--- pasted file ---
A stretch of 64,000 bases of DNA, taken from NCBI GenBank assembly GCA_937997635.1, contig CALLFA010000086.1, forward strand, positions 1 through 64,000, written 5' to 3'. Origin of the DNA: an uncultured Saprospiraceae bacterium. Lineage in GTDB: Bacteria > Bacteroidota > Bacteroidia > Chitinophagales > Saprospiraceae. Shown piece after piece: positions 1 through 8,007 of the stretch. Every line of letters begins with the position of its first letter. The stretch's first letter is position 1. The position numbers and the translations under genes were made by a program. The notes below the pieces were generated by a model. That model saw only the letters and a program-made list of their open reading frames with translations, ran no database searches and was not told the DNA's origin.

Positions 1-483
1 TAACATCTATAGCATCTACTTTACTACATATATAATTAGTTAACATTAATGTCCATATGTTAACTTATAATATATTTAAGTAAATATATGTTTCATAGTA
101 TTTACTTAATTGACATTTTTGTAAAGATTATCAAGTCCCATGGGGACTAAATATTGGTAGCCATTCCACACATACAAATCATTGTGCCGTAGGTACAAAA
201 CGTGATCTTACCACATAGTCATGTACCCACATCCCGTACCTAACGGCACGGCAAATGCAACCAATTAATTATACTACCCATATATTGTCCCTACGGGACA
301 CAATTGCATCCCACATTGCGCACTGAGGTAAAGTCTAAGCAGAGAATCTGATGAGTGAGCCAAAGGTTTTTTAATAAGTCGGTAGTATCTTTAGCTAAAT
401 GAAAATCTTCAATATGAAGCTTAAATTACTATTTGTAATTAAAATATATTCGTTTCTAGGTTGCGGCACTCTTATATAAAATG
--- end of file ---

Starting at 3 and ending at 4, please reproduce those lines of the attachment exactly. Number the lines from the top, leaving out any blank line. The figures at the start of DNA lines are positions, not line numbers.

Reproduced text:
1 TAACATCTATAGCATCTACTTTACTACATATATAATTAGTTAACATTAATGTCCATATGTTAACTTATAATATATTTAAGTAAATATATGTTTCATAGTA
101 TTTACTTAATTGACATTTTTGTAAAGATTATCAAGTCCCATGGGGACTAAATATTGGTAGCCATTCCACACATACAAATCATTGTGCCGTAGGTACAAAA